Confidence is a fragile commodity. We all need it. Sometimes we have it, sometimes we lose it. Some people appear to have too much of it and others not enough. And why is it that at the critical moment it seems to go missing? It does not matter what you are striving to achieve if you do not have confidence in your ability to succeed you might as well go home. On the other hand if you are overconfident you may be, as they say, riding for a fall!
Riding a horse is something that requires real confidence. After all it involves a large animal with a mind of its’ own. It is all very well to say that golfers or tennis players require confidence. They do, but their golf club or their tennis racquet is never going to spook at the ball. As a rider I must be confident that I can stay on my horse and not fall off and get hurt. I must be confident that I know how to ride well enough to give the horse the right aids so he will know what I want him to do. Above all, I must have confidence so that my horse can have confidence in me.
I have met riders who are not confident about their ability as riders due to a previous accident or mishap that has left them nervous. Or they may have had bad instruction. A bad coach can seriously undermine the confidence of a student rider. I am sorry to say there are coaches out there who seem to do this on purpose. I’m not a psychotherapist so I cannot tell you why they do this; power, control, ego…who knows? But once confidence is gone the rider’s ability to ride suffers dramatically. In the case of a fall or injury the rider can regain it by riding a calm horse and over time regaining their ‘nerve’.. If the rider has lost it due to an abusive coach then that is damage that may take a long time to repair.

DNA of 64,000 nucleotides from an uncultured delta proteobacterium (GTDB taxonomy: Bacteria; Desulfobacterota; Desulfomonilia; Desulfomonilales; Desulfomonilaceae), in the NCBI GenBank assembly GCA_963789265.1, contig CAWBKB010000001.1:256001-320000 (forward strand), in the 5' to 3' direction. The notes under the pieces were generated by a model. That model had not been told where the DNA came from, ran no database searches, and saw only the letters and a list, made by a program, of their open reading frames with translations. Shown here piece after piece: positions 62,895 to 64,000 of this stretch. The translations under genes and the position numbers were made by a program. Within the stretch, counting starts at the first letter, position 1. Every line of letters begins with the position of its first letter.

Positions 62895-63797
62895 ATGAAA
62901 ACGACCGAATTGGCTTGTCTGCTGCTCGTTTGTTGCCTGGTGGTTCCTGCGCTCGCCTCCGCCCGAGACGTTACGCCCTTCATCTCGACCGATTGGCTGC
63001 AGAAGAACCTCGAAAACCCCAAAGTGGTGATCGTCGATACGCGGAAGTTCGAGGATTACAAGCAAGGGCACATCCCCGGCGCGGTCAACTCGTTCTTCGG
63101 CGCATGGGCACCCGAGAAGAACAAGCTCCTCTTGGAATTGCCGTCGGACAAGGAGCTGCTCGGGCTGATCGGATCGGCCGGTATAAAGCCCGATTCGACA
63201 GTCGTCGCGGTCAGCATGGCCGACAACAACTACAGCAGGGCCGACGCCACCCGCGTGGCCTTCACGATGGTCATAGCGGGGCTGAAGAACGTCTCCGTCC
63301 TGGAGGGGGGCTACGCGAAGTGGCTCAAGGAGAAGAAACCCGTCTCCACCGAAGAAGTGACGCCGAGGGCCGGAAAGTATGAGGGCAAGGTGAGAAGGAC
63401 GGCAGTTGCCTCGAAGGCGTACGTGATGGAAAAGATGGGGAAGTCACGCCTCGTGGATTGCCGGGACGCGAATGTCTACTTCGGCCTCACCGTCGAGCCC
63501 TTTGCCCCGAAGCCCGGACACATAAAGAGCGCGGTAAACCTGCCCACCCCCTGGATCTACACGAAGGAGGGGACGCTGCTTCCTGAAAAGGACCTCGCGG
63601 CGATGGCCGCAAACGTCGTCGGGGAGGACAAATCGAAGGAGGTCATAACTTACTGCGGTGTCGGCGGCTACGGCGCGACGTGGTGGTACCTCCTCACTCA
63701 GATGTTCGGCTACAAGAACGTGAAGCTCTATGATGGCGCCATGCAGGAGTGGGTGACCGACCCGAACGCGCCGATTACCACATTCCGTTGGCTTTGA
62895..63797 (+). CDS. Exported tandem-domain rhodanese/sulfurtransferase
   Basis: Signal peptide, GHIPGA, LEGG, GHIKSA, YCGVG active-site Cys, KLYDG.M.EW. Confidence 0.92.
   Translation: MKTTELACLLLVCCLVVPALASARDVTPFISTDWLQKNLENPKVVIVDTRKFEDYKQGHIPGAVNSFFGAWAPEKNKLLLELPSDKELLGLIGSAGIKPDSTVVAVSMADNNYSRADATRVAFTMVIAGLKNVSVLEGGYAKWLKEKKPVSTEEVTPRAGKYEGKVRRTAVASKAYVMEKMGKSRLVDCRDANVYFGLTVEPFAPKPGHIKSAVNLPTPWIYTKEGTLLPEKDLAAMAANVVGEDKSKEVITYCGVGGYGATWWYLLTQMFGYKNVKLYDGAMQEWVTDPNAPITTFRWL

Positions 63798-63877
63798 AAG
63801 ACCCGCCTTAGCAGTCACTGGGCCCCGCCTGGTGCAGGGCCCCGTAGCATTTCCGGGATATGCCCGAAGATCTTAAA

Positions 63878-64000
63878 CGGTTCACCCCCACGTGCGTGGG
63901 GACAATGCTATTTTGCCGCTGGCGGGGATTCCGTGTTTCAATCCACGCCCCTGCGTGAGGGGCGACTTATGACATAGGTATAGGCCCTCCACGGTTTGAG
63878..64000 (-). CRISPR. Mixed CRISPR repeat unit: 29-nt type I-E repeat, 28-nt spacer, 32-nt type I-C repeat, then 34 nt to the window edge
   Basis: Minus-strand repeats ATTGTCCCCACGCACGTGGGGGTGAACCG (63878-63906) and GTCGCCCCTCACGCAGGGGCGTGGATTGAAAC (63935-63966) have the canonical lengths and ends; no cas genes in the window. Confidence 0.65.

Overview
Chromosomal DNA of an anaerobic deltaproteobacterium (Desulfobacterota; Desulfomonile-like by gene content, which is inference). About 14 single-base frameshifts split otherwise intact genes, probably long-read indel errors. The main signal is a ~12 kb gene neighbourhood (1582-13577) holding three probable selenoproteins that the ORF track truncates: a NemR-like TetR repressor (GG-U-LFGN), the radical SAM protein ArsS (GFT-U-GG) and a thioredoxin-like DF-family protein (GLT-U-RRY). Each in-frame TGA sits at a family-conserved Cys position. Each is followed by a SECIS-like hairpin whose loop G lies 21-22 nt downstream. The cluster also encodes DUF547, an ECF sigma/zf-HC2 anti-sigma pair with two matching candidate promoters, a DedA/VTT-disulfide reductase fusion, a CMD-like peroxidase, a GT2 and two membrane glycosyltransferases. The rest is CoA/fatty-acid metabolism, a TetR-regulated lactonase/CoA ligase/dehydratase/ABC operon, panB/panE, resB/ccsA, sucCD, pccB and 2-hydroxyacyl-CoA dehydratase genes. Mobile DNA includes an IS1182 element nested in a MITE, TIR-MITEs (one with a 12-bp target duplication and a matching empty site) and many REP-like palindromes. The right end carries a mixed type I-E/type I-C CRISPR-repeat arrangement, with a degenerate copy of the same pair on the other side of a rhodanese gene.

Confidence can be difficult to maintain when faced with the big challenges. But if you know you are ready for a challenge and you trust in your preparation and training you can take on the challenge and succeed. The Puissance wall must seem daunting as the rider comes up to 7 feet of wall. But with the right approach the well trained horse and rider can sail over the top and land safely. I think this is an analogy for many of the challenges we face in life.
We live in an “easy everything” culture but as sport psychologist Dirk Stroda says: “confidence does not come in a pill.” We must take time and work at it.
“Man often becomes what he believes himself to be. If I keep on saying to myself that I cannot do a certain thing, it is possible that I may end by really becoming incapable of doing it. On the contrary, if I have the belief that I can do it, I shall surely acquire the capacity to do it even if I may not have it at the beginning.”
― Mahatma Gandhi